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#GettingWorse: Sea level rise edition

29 May 2024 | Science Notes

It’s not that sea level rise (SLR) itself is getting worse. Probably not, at least. What is getting worse are the excuses for government experts continuing promoting extreme high end SLR scenarios. So for this week’s entry in our series we turn to a Substack essay by the Breakthrough Institute’s Jessica Weinkle who reviewed the evolution of the projected SLR range produced by multi-agency groups in the US government between 2012 and 2022. As Weinkle states, “The scenarios have not actually changed much since 2012. Rather, what has changed is their justification which has become increasingly untethered.” As in the high-end scenarios are still being pushed even long after the rationale for them got washed away by the morning tide.

Since we’re discussing reports from the vasty deep of the US administration, we should explain our belief here at CDN that when a government report is being produced, paradoxically, the more agencies and people are involved the less quality control takes place. With more people on the author list there is more opportunity for a few people committed to extreme views to dominate the editing process, especially because the less zealous authors tend to assume that, as it approaches its final draft, the report will be checked by lots of their colleagues so they need not bother. Shirking gets easier the more people whose efforts you can freeload on. So we have much less confidence in the conclusions of a 700-page assessment prepared by a 10-agency consortium than we would in a brief report written by Sam and Pete down at the weather office.

Weinkle’s paper reinforces this belief as she discusses four SLR reports produced in 2012, 2016, 2017 and 2022. The 2012 report was prepared as part of what would eventually be the 2017 US National Climate Assessment, and it projected a wide range of SLR possibilities between 0.2 to 2.0 meters as of 2100. Its low end, around 20 cm per century, is what you get simply by extrapolating long historical trends (as we did in, for example, our Sea Level Emergency Update for Bill Gates’ waterfront San Diego mansion.) The “Intermediate-Low” projection is for 0.5 m by 2100, which they said was based on previous IPCC model projections based on moderate emission paths. Then the “Intermediate-High” projection was 1.2 m by 2100, based on IPCC projections using high emission scenarios. And the Highest scenario was for 2.0 m of SLR based on worse-than-worst-case scenarios basically in which all the world’s major ice sheets disintegrate into the ocean at exceptional speed. And the authors coyly declined to assign probabilities to their set of scenarios, which not coincidentally allowed the usual media trick of highlighting the upper end in “up to 2 meters” hyperventilations.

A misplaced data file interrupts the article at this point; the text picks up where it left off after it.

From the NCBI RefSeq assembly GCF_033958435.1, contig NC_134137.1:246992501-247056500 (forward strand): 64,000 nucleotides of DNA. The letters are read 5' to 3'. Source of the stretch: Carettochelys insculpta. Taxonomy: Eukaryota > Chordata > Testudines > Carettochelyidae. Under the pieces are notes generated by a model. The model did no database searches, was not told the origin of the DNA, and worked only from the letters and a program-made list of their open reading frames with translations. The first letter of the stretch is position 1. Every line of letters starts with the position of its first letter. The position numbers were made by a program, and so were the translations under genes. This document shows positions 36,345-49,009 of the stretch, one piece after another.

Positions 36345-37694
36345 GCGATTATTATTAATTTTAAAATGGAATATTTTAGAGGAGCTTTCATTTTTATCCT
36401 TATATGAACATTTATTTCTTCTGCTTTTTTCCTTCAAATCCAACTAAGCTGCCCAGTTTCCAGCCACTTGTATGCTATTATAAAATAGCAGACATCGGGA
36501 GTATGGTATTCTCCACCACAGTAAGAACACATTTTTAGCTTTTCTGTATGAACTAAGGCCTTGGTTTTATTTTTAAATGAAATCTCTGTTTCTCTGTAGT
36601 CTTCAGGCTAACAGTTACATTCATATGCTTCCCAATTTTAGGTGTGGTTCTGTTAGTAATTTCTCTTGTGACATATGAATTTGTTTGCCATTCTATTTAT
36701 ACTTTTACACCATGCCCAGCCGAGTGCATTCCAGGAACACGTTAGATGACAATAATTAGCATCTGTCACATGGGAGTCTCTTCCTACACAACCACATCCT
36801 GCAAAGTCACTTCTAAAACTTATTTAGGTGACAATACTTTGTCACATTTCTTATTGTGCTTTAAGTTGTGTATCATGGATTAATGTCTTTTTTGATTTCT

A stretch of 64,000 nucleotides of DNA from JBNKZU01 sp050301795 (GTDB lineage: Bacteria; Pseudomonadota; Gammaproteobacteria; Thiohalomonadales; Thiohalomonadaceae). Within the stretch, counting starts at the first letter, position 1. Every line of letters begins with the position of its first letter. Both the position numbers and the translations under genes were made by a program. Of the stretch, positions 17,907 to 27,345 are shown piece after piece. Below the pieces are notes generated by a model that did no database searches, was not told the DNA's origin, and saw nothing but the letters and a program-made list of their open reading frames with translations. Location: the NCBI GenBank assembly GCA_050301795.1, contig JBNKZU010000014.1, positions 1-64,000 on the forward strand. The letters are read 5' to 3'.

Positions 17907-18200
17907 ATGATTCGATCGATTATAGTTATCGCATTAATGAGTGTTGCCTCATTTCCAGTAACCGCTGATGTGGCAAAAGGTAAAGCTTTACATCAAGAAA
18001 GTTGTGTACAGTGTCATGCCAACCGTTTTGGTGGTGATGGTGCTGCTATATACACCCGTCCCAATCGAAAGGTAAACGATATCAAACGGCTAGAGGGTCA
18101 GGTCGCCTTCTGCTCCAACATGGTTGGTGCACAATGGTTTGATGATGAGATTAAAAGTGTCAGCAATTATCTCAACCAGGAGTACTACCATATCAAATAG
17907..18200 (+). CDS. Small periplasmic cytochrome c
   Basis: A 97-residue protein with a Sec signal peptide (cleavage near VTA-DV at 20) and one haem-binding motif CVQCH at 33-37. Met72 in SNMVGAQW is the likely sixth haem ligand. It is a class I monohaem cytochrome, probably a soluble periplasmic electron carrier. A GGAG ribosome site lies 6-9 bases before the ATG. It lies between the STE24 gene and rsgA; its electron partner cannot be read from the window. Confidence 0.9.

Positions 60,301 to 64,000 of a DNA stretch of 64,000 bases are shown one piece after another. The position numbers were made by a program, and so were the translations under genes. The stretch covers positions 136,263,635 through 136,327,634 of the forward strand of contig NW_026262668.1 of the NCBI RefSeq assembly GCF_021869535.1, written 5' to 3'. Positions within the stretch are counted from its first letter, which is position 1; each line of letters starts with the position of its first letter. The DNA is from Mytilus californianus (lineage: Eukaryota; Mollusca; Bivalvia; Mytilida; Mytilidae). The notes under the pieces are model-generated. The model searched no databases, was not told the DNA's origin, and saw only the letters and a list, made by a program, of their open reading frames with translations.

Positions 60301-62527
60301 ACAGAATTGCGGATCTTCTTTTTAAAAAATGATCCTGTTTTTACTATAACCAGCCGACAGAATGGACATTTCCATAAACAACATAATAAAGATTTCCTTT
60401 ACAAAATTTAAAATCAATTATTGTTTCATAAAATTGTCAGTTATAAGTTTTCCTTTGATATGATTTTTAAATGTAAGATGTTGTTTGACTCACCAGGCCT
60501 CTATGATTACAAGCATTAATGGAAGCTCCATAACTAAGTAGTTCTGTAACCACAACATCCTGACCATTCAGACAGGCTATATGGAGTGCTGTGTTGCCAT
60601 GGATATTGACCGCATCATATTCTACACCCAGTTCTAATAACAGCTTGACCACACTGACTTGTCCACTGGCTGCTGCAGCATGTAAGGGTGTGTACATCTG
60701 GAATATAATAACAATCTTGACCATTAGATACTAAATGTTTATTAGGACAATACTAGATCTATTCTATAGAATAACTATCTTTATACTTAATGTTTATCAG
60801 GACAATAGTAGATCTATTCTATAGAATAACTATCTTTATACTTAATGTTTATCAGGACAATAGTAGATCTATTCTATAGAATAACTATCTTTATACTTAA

In 2016 a new multi-agency report was prepared for the Department of Defence. It generated a range of projections falling in the same range (0.2 - 2.0 m by 2100) but this time they tweaked the various intermediate scenarios so that above 0.2 m they only fell on a 0.5 m-spaced grid: 0.5, 1.0, 1.5 and 2.0. Maybe the Navy only has rulers with 0.5 m markings. They also decided to trace their various scenarios back to what were then the newfangled IPCC RCP emission scenarios to indicate which ones would be consistent with which outcome. While 0.2 m and 0.5 m would be consistent with most of them, they found that anything at or above 1.0 m requires the RCP8.5 scenario. Which, as we have seen many times, is wildly, almost insolently implausible.

Then in 2017 a new multi-agency task force was formed and naturally things got worse. Instead of trimming the now-implausible high end, they moved the whole distribution even further up until it spanned 0.3 m to 2.5 m. The minor increase on the low end was based on an observed recent acceleration in satellite-derived SLR. Steve Koonin has previously pointed out that SLR also accelerated early in the 20th century then dropped back subsequently, so extrapolating from a short trend is potentially misleading, but even with that trick the rate is only 30 cm as of 2100. To get the 2.5 m high end required some crazy assumptions, which of course sailed through peer review in the multi-agency way of things. But when a new Task Force was assembled in 2022 they had the moderate good sense to drop the top end back to 2.0 m.

At this point, Weinkle shows, you need warming of about 5.0 C by 2100 to crank the SLR projections up just to 0.8 m, less than half of that figure. And if some even more extreme and highly unlikely scenarios concerning extreme ice loss events get thrown in, the SLR rate only goes up to 0.88 m. Yet the official projection range still has a 2.0 m top end. How do they justify it?

Weinkle goes through what passes for a justification and explains that, not surprisingly, there isn’t one. The low-likelihood high-impact contingencies are already used to get the 0.88 m figure. The 1.0 - 2.0 m projections are still there in the report but have no basis even in IPCC scenarios. As Weinkle notes:

“the US scenarios Intermediate High and High fall well outside the views of the IPCC. They are seemingly untethered from any logical justification.”

As you’d expect from an iterated series of interdepartmental committees.

Projections of 21st century sea level rise are not getting worse. The bureaucratic abuse of science, on the other hand, is.

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